Search results for: Aesthetics
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This article investigates teaching and learning science from two different perspectives transformative, aesthetic experience and a cognitive, rational framework. Tests of conceptual understanding before, after, and one month after instruction reveal teaching for transformative, aesthetic experience fosters more, and more enduring, learning of science concepts.
Updated: May. 13, 2011
The purpose of this paper is to reveal ways to provide the opportunity for students to have aesthetically engaged learning experiences. Using John Dewey's ideas from Art as Experience as a framework, the author uses aesthetic theory to show how such ends can be reached. In addition, the author suggests six themes that teachers can draw upon to help students attain engaged learning experiences.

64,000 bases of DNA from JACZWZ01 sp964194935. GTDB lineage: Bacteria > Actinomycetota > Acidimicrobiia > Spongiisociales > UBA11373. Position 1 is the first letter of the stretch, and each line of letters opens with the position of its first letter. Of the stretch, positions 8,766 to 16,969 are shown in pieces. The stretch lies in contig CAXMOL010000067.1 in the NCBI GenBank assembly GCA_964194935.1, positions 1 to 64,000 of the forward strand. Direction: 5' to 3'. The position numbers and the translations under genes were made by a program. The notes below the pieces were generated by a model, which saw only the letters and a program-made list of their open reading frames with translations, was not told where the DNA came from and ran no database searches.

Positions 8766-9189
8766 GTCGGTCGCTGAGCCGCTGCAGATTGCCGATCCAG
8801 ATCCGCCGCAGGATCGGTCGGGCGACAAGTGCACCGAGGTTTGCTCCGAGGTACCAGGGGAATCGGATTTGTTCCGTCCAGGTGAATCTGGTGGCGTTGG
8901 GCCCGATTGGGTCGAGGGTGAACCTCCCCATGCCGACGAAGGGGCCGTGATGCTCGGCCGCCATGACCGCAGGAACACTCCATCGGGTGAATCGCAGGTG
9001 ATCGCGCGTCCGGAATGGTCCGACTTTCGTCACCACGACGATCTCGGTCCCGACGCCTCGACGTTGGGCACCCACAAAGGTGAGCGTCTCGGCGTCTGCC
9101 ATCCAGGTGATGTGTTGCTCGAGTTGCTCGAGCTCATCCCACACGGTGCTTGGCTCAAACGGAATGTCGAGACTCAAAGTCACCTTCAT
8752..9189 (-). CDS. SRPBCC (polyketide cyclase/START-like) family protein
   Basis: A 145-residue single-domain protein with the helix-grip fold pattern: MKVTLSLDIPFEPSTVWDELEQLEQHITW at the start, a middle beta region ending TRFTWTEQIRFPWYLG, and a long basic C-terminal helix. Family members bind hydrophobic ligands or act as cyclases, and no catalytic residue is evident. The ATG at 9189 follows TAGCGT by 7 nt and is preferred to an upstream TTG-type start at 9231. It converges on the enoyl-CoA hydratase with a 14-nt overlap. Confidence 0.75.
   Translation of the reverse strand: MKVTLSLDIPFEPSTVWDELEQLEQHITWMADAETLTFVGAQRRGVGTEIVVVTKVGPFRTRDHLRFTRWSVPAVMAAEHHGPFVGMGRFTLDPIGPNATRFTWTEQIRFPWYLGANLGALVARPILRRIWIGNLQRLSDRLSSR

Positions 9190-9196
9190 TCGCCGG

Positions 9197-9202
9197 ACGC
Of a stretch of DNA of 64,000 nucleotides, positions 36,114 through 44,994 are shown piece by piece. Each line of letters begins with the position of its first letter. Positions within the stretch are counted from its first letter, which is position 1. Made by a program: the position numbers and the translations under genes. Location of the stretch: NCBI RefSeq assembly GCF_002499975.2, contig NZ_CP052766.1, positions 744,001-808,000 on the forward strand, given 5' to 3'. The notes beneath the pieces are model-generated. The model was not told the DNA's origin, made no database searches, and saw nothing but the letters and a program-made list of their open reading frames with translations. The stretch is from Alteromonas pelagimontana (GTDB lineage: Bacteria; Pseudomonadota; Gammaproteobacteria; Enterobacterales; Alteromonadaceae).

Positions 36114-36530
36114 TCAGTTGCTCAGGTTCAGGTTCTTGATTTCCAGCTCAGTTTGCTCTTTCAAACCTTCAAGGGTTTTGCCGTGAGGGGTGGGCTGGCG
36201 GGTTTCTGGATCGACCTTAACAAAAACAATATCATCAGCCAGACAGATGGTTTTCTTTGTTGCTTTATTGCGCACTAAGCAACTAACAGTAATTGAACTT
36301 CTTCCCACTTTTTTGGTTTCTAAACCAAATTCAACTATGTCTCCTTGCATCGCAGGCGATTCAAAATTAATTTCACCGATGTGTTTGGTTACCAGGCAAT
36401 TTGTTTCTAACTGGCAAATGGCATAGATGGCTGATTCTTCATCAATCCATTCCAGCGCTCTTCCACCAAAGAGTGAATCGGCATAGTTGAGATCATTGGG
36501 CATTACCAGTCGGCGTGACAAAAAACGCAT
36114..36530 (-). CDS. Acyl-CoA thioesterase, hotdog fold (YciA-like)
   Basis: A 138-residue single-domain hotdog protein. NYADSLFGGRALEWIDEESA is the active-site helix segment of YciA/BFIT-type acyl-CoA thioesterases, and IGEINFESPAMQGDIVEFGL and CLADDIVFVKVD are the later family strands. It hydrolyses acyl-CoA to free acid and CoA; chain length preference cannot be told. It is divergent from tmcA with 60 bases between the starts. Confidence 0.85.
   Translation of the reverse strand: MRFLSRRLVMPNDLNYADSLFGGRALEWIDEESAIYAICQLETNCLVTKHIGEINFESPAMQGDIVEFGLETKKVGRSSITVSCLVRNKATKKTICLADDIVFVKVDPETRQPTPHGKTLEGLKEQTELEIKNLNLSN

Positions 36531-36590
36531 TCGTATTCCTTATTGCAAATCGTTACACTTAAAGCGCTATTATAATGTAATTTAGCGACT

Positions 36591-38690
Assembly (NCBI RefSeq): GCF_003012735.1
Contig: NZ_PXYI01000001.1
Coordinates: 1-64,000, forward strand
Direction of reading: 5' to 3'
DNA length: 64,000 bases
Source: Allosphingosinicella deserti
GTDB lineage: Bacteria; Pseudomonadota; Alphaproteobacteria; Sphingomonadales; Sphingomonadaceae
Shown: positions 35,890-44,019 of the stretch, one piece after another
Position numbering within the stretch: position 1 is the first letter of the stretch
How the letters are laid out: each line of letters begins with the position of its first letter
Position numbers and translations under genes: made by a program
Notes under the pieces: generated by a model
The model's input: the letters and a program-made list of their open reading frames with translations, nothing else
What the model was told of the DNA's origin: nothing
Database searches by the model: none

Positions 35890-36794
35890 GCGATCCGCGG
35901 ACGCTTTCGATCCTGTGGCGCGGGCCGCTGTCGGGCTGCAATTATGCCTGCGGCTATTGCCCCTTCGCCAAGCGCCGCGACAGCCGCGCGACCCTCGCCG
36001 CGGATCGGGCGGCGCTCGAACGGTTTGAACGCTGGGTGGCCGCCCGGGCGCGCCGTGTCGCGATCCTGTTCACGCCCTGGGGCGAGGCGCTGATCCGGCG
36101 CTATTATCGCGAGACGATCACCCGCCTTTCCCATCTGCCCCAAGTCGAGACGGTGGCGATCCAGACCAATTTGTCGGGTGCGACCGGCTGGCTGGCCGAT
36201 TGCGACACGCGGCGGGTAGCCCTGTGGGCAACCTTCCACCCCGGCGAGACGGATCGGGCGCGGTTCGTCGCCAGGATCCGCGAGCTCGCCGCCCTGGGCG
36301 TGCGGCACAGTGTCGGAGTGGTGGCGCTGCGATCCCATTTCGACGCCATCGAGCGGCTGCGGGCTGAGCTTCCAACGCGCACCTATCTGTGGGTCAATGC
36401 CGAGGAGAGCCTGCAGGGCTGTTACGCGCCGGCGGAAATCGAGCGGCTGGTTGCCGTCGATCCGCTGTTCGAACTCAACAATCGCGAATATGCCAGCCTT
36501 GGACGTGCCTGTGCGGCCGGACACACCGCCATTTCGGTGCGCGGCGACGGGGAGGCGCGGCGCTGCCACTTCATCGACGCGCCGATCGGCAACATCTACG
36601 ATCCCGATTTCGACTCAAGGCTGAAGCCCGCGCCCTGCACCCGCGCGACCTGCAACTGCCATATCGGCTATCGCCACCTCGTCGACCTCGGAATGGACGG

Updated: Jan. 31, 2010
In this article, the authors argue that much of the development of action research has been based on a reconstructed view of science (i.e., a science that is more contextual, less law-like, less causal, but still accurately represents reality and is teacher centered as opposed to researcher centered). In contrast to this reconstructed view of science, they suggest it is time to look at the limits and possibilities of basing action research on an aesthetic view of knowledge production.
Updated: Oct. 06, 2008
A view of science education is presented from the perspective of art and aesthetics. The authors present a pedagogical model focused on fostering transformative aesthetic experiences, involving methods of crafting ideas out of concepts and methods of modeling and scaffolding transformative aesthetic experiences.
Updated: Jan. 28, 2008